My rating: 4 of 5 stars
Witty randomness submitted to an overarching point. That’s N.D. Wilson, and I’ve read both of his books in the witty-but-submitted-randomness genre (the other being Notes from the Tilt-a-Whirl, equally good).
The point to which Wilsons’ otherwise random stories and observations are submitted is right in the title: Death by Living. And it is ultimately a Christian point, though it would be hard for me to sum it up in a sentence. I’ll still kind of try: we’re all dying even as we live, our “heartbeats cannot be hoarded,” and we ought to live in light of the realities of Creation, Fall, Redemption. But that summary is far more linear than the book, and far less effective.
One regular feature of the book, the one that ended up being my favorite, was the collection of stories from all of Wilson’s grandparents, especially his two grandfathers. Stories about his kids were my second favorite.
Little theological insights were, um, also my first favorite. So let me offer just one example of each major category of thing I liked in the book:
Witty stories with a profound point:
In those early days, when story nights came, I would gather them around the youngest brother (still in crib captivity), and I would tell them some fatherly version of a tale from history or legend. They heard all sorts of things about dragons and wars and Samson and David and Moses and prophets and ill-behaved gods and men and women who weren’t scared of them. But after a while, on one particular night when my brain felt like a pre-squeezed lime slice, I decided that I wanted my spawn to be more active than passive, more invested in the stories. And so, as they gathered around, I told them they could each pick one character (or thing) and I would weave them all into a single story. The arrangement would (I thought) stimulate growth in everyone involved. They got to participate, and I got a creative writing exercise (along with a running start). And then they discovered hyphens. It was Lucia (then four) who introduced them to our little story sessions. Much to her older brother’s chagrin, she loved butterflies. But she didn’t love them exclusively. She loved unicorns (especially if they were part butterfly) and ballerinas (especially if they could turn into unicorns and butterflies) and princesses (so long as they knew ballet and could turn into unicorns and butterflies). Ameera (three) added slightly more courageous elements (puppies that could turn into nice girl dragons or clone themselves into whole packs of puppies that could turn into nice girl dragons). What could a brother do but play the game? Rory (five) struggled to counteract all the butterfly-unicorn-ballerina-princessness with more and more gruesome monsters, hoping that his father would take the hint and allow the girlier elements in the story to be devoured—something I was simply unable to do (given that I wanted my daughters sleeping happily). Things collapsed around my ears. Yeah, I achieved my goals. My kids were involved, and I got help (and a little extra work on my narrative agility). But they weren’t supposed to be feeding themselves. And when they tried, it all turned into instant home-brewed irritation. Rory introduced the giant, creeping land squid that only eats butterfly-unicorn-ballerina-princesses and puppies and girl dragons and can smell them anywhere and can’t die and can magically transport itself after its prey and is always really, really hungry. Seamus (one) deeply approved of this monster and displayed his approval with loud roaring. The sisters baulked at such a creature’s presence in any narrative ever, let alone their bedtime story. And then Rory profoundly disagreed with my authorial judgment that such a creature must be (somehow) vanquished. That night, no one went to bed happy, and I knew that I was done shirking. It was time to reshoulder the burden until their instincts had been better fed (and for longer). Stories are as hard to create as they are inevitable; good ones are as elusive as they are necessary to hungry souls.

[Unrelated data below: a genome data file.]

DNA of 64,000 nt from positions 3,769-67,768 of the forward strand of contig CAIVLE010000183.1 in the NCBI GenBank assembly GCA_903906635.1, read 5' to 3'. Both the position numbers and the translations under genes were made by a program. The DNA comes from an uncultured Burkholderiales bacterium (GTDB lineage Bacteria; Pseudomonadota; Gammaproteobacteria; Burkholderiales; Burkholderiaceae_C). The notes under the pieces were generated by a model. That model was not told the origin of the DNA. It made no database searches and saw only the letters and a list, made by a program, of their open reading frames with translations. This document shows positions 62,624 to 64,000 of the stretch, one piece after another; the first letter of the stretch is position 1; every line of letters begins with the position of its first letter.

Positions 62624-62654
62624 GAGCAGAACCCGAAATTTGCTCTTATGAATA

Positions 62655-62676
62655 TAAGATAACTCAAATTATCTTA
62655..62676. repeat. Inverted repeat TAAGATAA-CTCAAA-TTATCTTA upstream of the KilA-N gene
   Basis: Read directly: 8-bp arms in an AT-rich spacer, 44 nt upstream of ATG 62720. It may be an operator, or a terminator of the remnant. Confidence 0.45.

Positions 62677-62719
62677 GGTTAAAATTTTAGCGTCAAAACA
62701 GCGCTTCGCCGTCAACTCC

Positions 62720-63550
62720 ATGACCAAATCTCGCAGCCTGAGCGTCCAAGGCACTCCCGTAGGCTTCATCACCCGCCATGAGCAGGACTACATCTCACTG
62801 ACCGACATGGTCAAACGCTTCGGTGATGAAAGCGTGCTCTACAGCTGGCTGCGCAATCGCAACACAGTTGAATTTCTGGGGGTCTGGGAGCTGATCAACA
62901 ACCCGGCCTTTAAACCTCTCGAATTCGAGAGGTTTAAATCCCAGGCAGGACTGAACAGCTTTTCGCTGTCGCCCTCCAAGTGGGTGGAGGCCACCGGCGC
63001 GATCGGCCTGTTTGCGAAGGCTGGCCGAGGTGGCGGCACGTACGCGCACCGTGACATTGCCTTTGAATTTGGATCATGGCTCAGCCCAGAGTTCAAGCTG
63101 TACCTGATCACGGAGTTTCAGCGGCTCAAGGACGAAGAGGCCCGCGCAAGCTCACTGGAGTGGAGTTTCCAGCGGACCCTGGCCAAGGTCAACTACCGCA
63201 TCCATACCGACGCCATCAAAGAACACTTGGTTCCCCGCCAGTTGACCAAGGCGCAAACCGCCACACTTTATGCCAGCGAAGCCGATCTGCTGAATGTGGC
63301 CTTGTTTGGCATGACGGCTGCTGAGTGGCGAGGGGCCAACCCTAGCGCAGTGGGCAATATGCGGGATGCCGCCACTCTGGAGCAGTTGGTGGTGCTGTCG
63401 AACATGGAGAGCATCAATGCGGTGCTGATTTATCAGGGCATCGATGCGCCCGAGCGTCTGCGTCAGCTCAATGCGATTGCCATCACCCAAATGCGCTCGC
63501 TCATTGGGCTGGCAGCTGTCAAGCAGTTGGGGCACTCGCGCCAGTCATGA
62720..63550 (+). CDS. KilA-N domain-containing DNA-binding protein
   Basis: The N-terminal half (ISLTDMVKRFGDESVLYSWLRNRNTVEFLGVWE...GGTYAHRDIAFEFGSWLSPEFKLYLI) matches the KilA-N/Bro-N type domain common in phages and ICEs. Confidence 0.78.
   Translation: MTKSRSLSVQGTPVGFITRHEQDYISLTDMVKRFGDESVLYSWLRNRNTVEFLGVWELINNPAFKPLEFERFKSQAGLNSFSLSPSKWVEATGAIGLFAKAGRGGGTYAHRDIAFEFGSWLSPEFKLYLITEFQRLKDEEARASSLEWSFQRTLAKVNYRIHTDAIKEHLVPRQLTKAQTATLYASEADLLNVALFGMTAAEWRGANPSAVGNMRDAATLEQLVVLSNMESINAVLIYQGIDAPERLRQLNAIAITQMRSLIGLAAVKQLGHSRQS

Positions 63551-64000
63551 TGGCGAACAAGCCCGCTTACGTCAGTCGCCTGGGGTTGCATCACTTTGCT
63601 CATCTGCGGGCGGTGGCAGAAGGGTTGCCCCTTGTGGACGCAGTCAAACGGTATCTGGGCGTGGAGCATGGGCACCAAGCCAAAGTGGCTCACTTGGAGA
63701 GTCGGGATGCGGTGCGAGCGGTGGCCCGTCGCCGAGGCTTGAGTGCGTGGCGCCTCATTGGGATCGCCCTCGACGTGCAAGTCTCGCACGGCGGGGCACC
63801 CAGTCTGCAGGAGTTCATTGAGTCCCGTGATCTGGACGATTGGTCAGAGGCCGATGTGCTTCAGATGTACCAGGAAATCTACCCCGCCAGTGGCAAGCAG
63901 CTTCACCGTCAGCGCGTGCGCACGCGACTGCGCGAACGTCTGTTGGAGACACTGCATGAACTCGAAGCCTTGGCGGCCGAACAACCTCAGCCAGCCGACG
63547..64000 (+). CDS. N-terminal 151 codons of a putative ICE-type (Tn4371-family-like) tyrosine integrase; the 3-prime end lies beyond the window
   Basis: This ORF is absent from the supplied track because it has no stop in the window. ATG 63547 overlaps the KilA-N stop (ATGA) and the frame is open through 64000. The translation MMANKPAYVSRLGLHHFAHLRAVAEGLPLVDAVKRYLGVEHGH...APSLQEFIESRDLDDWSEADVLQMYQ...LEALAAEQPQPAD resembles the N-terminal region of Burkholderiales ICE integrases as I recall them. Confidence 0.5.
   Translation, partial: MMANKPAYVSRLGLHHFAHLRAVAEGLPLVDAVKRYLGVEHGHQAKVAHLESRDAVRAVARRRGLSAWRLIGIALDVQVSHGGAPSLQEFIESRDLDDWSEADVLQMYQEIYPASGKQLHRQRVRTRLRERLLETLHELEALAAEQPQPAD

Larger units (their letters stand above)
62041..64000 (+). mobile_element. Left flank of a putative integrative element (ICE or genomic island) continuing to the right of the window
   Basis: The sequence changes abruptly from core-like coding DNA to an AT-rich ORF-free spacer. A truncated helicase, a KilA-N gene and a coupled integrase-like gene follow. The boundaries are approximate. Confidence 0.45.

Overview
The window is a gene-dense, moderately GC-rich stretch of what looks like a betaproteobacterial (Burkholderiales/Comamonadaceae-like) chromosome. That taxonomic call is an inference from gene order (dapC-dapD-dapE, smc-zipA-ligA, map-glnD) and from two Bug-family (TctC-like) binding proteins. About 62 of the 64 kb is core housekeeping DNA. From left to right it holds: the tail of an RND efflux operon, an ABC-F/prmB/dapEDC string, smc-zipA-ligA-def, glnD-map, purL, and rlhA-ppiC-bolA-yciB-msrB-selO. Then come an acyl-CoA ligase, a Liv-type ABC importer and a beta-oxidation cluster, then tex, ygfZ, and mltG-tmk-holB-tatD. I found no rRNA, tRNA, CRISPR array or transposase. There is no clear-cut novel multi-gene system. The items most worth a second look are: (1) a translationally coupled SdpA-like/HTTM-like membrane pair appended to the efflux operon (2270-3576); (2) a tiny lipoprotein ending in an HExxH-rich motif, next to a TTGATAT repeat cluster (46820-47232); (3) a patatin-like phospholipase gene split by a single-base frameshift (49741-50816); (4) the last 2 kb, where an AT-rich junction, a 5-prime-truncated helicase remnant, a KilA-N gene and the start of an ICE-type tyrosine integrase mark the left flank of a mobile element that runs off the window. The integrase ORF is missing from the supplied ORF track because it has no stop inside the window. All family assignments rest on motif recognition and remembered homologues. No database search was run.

Little theological insights:
Adam is given toil and sorrow all the days of his life. The kicker here is not the toil, and not even the sorrow. All the days of his life. His life now has days—welcome to mortality and the ticking clock.
Okay, one more little theological insight:
When faced with unpleasantness (trouble) there are only two ultimate responses (with many variations). On the one hand, “The Lord gives, the Lord takes away, blessed be the name of the Lord.” On the other, “Curse God and die.”
Okay, just one more!
Atheism is not an idea we want fleshed out. Atheism incarnate does happen in this reality narrative. But it doesn’t rant about Islam’s treatment of women as did the (often courageous) atheist Christopher Hitchens. It doesn’t thunder words like evil and mean it (as Hitch so often did) when talking about oppressive communist regimes. His costume slipped all the time—and in many of his best moments. Atheism incarnate is nihilism from follicle to toenail. It is morality merely as evolved herd survival instinct (nonbinding, of course, and as easy for us to outgrow as our feathers were). When Hitchens thundered, he stood in the boots of forefathers who knew that all thunder comes from on high.
I almost accused Wilson of having more neologisms per page than the Urban Dictionary, but that would just be me trying to be as clever as Wilson and I had better not try. Instead it’s time for evaluation: I think you’ll love it or be cloyed by the third page. If the latter, don’t go on. If the former, join the club.
Thanks to NetGalley and Thomas Nelson for an advance review copy of this book. I encourage you to pre-order it. You don’t have a lot of heartbeats to wait till then.